One of the worst kept, dirty little secrets about our industry is that it is a revolving door; from employees to clients, it’s a rare feat when a partnership (whether external or internal) lasts longer than a year or two. Yes, there are some really good firms whose attrition rates are the cause of envy, but there are some really troubled firms whose turnover rate of employees and clients is cause for alarm. One of the common threads that can determine if you’re working for a good or troubled firm is how leadership mentors its employees.
My very first job out of graduate school was an adjunct professor at a couple of New Jersey universities. While academia has a harsh reputation of publish or perish, many seasoned professors challenge and encourage younger academics. Nights of discussion lead to philosophical, theoretical and applicable knowledge; from thoughts on your particular discipline to how to structure your class or how to deal with students play a large role in how young academics are mentored. Without the support of colleagues, a young academic can get lost in the inexperience of running a classroom. Mentorship is sought after for both intellectual stimulus and basic survival skills!
The same holds true in the PR field. When I moved from the academic arena to the business world, I had to simultaneously learn the tricks of the trade (from communications strategy to the tactics involved in order to execute the strategy) while imparting my understanding of how people communicate to clients.
The first agency I worked for fostered intellectual and personal growth. Starting with the CEO and going all the way down to the Account Coordinators, the idea of learning surrounded everything we did. We had team building exercises, bi-weekly staff meetings praising the work we all did and holiday parties. These were not excuses to not do work, but were in fact part of a larger strategy to mentor young (and some not so young) professionals in order for everyone to do their best. In fact the CEO of the firm would often stay late with me to walk me through a project, letting me find out the solution on my own. And when it came time to present to the client, he was the first one to applaud my efforts. His door was always open; whether for quick discussion of a particular client issue or for late night chats about how to be a better professional, knowing that I was learning from one of the best, helped set me on the course I’m on today. He was a mentor.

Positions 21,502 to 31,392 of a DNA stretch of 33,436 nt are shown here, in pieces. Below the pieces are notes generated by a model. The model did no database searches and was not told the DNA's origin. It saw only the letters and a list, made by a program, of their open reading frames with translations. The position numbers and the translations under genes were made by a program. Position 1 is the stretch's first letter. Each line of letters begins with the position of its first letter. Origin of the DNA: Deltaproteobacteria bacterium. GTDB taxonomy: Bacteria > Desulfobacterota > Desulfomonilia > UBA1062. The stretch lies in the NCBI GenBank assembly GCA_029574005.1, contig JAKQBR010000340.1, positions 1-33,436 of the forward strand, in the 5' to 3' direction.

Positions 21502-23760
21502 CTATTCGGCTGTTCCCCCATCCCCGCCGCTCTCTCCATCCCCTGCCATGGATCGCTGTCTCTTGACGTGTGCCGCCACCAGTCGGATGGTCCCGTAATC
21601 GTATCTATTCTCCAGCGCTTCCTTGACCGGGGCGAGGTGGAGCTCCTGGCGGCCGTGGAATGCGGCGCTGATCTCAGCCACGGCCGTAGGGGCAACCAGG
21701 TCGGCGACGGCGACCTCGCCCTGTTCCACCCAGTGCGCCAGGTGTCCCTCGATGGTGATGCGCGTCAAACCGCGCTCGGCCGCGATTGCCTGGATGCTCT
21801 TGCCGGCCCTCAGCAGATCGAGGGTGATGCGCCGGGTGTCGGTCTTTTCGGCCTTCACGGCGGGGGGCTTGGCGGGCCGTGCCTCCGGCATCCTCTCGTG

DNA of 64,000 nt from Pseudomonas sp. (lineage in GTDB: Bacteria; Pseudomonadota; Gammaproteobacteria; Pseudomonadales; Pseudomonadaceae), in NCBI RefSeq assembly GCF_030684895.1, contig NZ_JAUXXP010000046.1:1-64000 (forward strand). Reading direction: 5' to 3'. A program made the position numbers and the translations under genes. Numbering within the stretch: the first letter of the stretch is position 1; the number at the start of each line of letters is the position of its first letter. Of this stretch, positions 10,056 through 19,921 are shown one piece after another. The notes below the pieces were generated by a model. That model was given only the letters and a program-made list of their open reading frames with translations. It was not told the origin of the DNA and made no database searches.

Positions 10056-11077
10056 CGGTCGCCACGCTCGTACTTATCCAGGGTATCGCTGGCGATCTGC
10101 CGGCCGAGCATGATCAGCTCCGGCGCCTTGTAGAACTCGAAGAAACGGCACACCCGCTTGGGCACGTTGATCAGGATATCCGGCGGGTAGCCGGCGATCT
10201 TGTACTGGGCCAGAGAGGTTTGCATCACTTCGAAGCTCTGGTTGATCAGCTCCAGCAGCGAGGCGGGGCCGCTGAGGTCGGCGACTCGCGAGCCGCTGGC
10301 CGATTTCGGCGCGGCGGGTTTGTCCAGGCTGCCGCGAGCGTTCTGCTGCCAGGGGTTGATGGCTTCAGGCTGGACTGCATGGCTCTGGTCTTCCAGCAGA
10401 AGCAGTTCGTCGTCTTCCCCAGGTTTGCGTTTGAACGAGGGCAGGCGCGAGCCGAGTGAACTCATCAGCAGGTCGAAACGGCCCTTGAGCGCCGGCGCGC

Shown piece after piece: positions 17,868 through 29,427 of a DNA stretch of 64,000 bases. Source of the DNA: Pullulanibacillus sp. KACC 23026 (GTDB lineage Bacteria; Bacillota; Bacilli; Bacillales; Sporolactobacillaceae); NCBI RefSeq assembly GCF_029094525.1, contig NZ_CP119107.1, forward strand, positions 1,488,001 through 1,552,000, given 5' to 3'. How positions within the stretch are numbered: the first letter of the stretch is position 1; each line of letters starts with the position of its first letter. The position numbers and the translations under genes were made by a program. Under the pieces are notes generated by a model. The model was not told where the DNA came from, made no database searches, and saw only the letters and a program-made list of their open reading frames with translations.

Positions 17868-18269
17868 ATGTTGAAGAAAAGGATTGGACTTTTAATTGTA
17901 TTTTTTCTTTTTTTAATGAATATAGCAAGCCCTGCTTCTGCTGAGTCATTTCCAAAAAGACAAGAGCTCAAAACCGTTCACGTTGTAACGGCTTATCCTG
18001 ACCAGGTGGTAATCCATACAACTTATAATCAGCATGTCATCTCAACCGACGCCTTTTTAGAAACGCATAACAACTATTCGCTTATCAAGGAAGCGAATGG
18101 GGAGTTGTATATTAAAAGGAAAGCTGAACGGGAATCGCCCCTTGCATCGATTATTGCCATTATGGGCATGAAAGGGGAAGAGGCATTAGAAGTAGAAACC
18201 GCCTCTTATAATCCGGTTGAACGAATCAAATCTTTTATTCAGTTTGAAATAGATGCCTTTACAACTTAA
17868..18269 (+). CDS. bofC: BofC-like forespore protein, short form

The second agency I worked at was the complete opposite. In the time I was there, at least 7 people were let go or resigned (compared with 1 from my previous firm) and we lost more accounts than I can remember (I do remember 4 accounts leaving the same week I was laid off). The management styles of this company were non-existent. There was no team building, no staff meetings (unless you counted the ones right after a mass firing) and no holiday parties. While the CEO’s door was always open for a discussion, it was hard to learn from him as he was never in the office. Mentoring takes time and dedication, something this CEO never seemed to have. That said, because the CEO did not mentor, it fell on the more senior employees to help junior staffers learn the intricate play between internal PR (making sure the boss didn’t jump down your throat for a silly reason) and external PR (dealing with clients who took their frustrations about our CEO out on us).
If our industry wants to put a stopper in the revolving door, we need to look at how we mentor younger employees. Are we doing all that we can to foster and nurture growth? Are we explaining why monitoring (our TPS report) is necessary for the overall objectives of a client’s strategy? Are we bringing in junior level associates into the loop when discussing the goals of a particular campaign or the overall communications strategy? Mentoring takes time and devotion, and if you want to see your firm grow, take the effort to mentor. We all have had mentors along the way and it’s a good feeling being able to give back. What are some of your best/worst mentoring stories?